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This image was shot on Auto mode, and processed using my standard Travel & Nature preset for DxO Optics Pro
Sony A7 II, 24-70mm f/4 Sony Zeiss lens, 1/100s @ f/9, ISO 100.

As you’d expect for a large-sensor Sony, video quality is excellent. For serious videographers, it also features both an external mic and external headphone jack. The dedicated record button is placed in a somewhat novel position sort of on the back top corner of the camera. It is a little awkward to get to until you get used to it, but at least it won’t get hit by accident (this is a contrast with the regular shutter button, which is huge – and which you can use for video when the camera is set in the video mode).

Prosumer, not pro, ergonomics

The Sony A7 II has a large, easy-to-find-in-the-dark shutter button, simple on-off switch, and very accessible control dials. That’s the good news. However, being used to shooting with a full-frame DSLR, I definitely had some gripes about the interface on the camera. First, the exposure compensation is on a non-locking dial that extends out over the edge of the camera. As owners of cameras like the Nikon D7000 know, this is a recipe for problems – as the dial can be turned accidentally when taking the camera out of your bag, or moving it around clothing. Second, it isn’t lit in any way. When shooting in the dark you need to either have your own small light or rely on the LCD to tweak your exposure.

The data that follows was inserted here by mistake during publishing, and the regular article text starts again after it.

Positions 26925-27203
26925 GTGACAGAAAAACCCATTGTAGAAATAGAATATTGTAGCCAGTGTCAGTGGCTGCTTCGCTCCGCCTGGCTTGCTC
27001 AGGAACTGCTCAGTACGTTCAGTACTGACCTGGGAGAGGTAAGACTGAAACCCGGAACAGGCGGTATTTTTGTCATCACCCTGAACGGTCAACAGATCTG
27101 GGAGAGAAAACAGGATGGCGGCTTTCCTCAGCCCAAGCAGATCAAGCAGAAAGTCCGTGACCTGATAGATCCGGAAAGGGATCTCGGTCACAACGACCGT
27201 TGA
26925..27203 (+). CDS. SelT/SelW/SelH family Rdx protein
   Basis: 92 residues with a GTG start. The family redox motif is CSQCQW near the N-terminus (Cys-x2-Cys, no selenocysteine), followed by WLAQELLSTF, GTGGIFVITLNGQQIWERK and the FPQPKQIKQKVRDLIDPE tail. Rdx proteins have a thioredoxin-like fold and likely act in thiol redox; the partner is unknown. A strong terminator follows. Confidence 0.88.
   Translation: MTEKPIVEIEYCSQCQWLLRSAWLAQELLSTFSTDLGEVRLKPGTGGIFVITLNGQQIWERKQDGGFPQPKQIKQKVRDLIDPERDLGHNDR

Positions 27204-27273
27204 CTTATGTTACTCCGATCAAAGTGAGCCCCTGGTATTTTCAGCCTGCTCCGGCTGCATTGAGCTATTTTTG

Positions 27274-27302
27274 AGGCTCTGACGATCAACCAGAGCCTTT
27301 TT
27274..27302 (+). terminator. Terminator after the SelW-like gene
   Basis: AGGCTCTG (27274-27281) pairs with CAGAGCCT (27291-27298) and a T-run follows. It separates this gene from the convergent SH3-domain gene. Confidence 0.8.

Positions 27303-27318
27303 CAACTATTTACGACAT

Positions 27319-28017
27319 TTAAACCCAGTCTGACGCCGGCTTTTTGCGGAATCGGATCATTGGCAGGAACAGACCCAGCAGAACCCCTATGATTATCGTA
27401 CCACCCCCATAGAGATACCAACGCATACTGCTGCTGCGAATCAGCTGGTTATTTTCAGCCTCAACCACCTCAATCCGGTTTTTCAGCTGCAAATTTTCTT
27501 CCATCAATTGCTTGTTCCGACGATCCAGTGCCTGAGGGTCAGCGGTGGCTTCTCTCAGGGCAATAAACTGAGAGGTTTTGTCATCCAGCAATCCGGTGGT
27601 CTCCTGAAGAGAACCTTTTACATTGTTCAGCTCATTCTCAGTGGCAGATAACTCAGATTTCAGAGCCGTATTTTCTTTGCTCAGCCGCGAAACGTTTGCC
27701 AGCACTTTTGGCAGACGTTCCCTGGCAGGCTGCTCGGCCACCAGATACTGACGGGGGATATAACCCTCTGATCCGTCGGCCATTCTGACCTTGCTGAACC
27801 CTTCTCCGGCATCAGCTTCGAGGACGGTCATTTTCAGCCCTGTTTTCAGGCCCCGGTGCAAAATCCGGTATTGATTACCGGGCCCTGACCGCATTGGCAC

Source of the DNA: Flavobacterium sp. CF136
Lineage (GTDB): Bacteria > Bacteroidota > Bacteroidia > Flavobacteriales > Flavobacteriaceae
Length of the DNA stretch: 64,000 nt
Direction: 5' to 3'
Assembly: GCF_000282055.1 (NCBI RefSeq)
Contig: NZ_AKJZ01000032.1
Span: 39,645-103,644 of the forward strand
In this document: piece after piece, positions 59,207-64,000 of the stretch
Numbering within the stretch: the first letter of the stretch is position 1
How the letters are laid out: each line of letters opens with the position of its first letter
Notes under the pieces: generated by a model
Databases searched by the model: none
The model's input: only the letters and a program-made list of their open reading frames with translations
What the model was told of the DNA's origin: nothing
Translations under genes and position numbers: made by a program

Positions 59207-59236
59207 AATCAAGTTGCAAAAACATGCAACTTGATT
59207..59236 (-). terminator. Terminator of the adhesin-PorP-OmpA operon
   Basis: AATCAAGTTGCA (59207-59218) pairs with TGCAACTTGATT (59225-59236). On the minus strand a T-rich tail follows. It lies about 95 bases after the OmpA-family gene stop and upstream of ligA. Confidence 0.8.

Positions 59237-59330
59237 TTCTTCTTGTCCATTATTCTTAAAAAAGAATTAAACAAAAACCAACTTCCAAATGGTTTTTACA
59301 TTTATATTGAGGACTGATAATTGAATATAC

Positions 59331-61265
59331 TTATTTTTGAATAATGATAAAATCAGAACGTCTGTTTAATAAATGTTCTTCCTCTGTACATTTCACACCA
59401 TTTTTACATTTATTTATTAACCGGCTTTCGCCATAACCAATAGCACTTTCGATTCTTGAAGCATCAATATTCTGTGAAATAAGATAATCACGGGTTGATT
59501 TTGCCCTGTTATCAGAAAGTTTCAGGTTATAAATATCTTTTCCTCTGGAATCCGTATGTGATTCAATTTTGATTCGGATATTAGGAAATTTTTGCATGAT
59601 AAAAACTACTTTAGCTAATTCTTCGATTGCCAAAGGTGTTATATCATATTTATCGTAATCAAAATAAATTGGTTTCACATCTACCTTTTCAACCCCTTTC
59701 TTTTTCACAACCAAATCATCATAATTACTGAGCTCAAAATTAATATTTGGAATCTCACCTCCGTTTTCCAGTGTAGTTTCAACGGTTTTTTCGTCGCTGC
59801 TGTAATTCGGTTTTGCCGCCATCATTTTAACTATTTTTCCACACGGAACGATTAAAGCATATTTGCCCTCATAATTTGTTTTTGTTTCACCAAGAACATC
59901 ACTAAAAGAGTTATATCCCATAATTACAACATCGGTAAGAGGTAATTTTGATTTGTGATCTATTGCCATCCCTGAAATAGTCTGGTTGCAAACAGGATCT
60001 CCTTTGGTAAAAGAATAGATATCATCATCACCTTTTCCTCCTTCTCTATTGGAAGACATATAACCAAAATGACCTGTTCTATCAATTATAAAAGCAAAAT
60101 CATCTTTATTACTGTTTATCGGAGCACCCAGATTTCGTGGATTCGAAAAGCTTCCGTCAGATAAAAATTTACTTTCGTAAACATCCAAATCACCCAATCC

The other controls on the back of the camera are also arranged in “point and shoot” form, with a small ring having the familiar ISO, motor drive, and display settings around the edges, and the Menu and Play buttons on opposite sides of the camera from each other. This isn’t a huge deal, and might even be an advantage if you’re used to working with a point and shoot, but it is very different from the layout of most pro bodies.

One area where the Sony really shines is its Electronic ViewFinder (EVF). It quickly (not quite instantly, but close) switches on when you move your eye up to the camera, and is clear enough to allow you to check focus and composition. Shooting data is also easily viewed, and as with most EVFs, you can see the effects of your adjustments live as you are looking at the scene. If you didn’t know it was an EVF you could easily imagine you were looking through an optical version.